Where the path forks on the map, you need to take the left-hand fork which heads in a SE direction (no longer following the River Kinder). On the ground I found the path to be non-existent here and needed a GPS to be confident I was where I wanted to be.
Navigation is once again challenging and some precarious looking peat-land features need to be passed, jumped over or avoided. The undulating terrain becomes increasingly heather-clad, and much to my relief I eventually found the ‘path’ once more!
With the path becoming more defined and the appearance of boulders its evident you’ve reached the ‘other side’. You’ll arrive at a rocky intersection of paths and another waterfall (Crowden Brook), similar to Kinder Downfall but on a smaller scale. Looming above and to your right is the impressive rock tower known as Crowden Tower. However you’ll head in the opposite direction, initially dropping before the wide rocky path levels out for approx 0.5 miles.
The views of the Edale valley and Great Ridge here are sublime, and if its a clear day its worth taking a few more photos before you begin the descent.
Grindsbrook Clough is a classic and popular grade 1 scramble, on this occasion down climbing the boulder strewn stream. The rocks are remarkedly grippy even in the wet. The steepest section is at the top, expect to use your hands and possibly a few bum slides may be required depending upon your choice of line! [If you don’t fancy Grindsbrook Clough you can continue along the plateau path and pick-up an alternate route, beyond Upper Tor.]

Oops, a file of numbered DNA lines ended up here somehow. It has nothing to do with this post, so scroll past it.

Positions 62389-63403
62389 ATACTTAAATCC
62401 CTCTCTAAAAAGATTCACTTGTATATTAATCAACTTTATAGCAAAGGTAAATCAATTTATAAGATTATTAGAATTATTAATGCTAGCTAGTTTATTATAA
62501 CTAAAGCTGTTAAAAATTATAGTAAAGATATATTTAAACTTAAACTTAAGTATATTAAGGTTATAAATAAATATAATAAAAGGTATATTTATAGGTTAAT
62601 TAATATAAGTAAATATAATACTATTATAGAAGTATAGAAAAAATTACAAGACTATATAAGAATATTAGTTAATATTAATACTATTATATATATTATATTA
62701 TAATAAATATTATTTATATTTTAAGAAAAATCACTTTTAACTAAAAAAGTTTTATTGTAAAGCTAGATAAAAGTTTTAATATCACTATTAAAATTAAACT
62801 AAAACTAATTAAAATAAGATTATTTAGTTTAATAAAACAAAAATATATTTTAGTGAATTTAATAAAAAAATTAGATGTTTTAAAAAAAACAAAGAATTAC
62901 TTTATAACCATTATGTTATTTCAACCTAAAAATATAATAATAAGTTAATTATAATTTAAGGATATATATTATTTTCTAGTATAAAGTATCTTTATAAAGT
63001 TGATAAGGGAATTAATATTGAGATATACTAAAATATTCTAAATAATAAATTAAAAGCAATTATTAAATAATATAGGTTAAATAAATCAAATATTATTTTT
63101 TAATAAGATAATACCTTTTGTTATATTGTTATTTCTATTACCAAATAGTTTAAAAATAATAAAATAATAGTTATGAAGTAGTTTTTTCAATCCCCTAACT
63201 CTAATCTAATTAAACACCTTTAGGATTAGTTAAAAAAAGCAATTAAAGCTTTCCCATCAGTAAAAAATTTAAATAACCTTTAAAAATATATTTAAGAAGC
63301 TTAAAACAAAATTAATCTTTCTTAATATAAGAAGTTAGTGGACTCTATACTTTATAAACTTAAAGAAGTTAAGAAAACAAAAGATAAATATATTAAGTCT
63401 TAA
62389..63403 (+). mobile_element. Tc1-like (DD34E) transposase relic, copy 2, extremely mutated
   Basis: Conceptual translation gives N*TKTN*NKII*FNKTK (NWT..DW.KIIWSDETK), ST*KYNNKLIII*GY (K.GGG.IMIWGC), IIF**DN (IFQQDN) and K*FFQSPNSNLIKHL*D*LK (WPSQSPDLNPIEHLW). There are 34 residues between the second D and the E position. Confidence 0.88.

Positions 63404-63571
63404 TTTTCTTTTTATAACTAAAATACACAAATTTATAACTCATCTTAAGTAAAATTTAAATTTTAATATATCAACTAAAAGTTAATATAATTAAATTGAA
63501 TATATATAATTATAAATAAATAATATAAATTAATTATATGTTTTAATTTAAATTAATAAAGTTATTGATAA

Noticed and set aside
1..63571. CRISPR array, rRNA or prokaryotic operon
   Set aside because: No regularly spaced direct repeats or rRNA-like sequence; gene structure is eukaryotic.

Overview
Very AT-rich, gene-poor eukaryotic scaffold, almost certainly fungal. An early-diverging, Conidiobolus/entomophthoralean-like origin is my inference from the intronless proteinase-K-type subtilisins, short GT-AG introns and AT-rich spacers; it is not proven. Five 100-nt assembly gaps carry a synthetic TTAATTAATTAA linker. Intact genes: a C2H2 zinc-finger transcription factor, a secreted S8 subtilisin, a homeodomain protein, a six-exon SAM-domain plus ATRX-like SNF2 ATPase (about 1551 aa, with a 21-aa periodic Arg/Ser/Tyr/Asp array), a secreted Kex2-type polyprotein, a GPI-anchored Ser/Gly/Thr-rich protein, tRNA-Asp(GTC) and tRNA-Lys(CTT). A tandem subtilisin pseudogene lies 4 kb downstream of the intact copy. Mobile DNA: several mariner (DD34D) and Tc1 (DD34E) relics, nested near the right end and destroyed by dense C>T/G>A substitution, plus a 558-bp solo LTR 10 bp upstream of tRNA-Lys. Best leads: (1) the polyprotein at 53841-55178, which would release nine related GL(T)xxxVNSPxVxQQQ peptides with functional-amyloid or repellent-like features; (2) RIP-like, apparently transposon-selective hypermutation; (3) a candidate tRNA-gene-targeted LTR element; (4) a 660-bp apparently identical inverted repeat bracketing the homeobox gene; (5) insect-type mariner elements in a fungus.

A defined path winds down through the beautiful and lush valley. A wooden foot bridge (which wouldn’t be out of place on a Hobbiton film set) leads to a small section of woodland.
Beyond the woodland you’ll pick-up a stone slabbed walkway which leads into Edale village at the back of the Old Nags Head pub. Finish up with a brew or perhaps something a little stronger before you head off home!
Starting Point – The walks starts from the village of Edale, either the train station or main village car park (cash required). From either location head North along the main road past the Rambler Inn (on your left) and on to The Old Nags Head – the start of this walk and official starting point of the Pennine Way.
Other Notes – Edale gets busy all year round so arrive early on the weekend or during school holidays if you need to park. The Penny Pot Cafe is located by the station, and Coopers Cafe is close to The Old Nags Head pub at the start / end of the walk. There is also a small shop (limited opening hours) next door to Coopers. Camping in Edale village is possible at Fieldhead campsite or Coopers campsite. Edale is a small rural village and accessibility can be impacted by snow and ice in the winter – always check the forecast in advance and plan accordingly !
Per above navigation over the Kinder bogs can be tricky as can the conditions underfoot. The descent down Grindsbrook clough is classified as a grade 1 scramble, which for the majority of walkers should be easy..
Remember – we cannot highlight all potential hazards when out in the great outdoors. Safety is ultimately down to you. Educate yourself in safety, weather reports, navigation and equipment specific to the activity you intend to undertake and conditions/terrain you may encounter! Check out adventuresmart.uk for general outdoor safety considerations – and activity specific guidance for hill walking, paddle boarding, mountain biking and open water swimming.